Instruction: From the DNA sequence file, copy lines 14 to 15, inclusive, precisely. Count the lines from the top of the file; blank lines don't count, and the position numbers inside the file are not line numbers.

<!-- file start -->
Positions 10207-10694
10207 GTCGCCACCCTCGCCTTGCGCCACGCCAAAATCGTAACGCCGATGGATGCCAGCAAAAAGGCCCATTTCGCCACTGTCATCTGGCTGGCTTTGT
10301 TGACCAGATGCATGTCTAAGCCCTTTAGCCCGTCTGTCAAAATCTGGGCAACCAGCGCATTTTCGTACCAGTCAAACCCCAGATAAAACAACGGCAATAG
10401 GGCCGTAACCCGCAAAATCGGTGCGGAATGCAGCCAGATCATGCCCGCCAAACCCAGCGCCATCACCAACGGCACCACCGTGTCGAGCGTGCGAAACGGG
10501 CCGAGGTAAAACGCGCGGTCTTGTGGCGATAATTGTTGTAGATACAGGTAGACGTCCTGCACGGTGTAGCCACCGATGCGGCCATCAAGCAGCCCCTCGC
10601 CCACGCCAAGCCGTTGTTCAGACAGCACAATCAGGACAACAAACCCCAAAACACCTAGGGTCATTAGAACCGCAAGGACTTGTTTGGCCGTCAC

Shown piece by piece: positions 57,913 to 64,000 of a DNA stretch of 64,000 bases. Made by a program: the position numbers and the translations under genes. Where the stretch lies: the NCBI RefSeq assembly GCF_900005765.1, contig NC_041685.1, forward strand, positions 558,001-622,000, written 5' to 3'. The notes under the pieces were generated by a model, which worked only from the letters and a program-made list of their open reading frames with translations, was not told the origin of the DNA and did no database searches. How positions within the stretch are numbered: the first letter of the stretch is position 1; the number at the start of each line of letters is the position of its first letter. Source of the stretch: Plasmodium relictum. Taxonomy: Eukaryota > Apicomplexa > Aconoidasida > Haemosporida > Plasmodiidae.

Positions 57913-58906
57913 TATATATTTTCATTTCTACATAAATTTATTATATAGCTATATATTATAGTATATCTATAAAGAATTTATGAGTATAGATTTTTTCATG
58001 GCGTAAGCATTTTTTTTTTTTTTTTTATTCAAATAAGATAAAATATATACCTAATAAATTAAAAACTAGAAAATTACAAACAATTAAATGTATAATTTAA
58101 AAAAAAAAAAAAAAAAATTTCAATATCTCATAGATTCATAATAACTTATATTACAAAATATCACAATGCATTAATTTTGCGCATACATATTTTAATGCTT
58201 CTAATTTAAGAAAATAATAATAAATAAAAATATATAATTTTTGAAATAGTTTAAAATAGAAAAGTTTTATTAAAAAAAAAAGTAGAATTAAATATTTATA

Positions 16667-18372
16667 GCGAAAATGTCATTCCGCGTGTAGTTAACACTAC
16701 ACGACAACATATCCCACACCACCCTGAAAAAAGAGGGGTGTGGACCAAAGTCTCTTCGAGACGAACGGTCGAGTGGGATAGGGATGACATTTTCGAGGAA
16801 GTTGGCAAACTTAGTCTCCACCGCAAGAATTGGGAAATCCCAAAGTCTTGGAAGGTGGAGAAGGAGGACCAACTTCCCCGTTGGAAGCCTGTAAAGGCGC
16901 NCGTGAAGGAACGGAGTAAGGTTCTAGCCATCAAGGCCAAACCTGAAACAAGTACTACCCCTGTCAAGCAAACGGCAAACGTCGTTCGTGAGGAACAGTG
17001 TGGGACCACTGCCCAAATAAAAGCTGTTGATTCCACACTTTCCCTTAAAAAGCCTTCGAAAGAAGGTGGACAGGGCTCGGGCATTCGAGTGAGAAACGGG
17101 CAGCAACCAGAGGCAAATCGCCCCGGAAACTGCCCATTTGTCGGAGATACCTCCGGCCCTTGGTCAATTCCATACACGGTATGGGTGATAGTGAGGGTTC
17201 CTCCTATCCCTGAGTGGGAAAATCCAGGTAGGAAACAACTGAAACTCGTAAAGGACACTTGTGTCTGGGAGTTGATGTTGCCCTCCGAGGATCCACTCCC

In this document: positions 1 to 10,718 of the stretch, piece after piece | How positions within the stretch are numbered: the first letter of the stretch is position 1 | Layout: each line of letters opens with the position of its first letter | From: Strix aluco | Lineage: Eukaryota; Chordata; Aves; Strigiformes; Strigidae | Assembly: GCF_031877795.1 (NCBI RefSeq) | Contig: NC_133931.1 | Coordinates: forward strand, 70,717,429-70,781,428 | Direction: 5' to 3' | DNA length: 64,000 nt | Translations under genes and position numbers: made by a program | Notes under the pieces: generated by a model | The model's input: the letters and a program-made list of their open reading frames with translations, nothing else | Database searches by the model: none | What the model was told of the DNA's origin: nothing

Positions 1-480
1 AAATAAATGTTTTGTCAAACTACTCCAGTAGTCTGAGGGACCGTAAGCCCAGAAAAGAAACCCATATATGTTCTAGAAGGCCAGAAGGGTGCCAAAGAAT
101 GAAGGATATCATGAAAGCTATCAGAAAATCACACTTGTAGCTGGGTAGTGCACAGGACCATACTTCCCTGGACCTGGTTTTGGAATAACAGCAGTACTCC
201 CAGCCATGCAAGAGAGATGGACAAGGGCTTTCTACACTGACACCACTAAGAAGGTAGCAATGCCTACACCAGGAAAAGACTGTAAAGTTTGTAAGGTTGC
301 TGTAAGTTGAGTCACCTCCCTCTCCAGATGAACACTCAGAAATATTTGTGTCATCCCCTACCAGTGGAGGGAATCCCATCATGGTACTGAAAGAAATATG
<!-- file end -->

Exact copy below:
16667 GCGAAAATGTCATTCCGCGTGTAGTTAACACTAC
16701 ACGACAACATATCCCACACCACCCTGAAAAAAGAGGGGTGTGGACCAAAGTCTCTTCGAGACGAACGGTCGAGTGGGATAGGGATGACATTTTCGAGGAA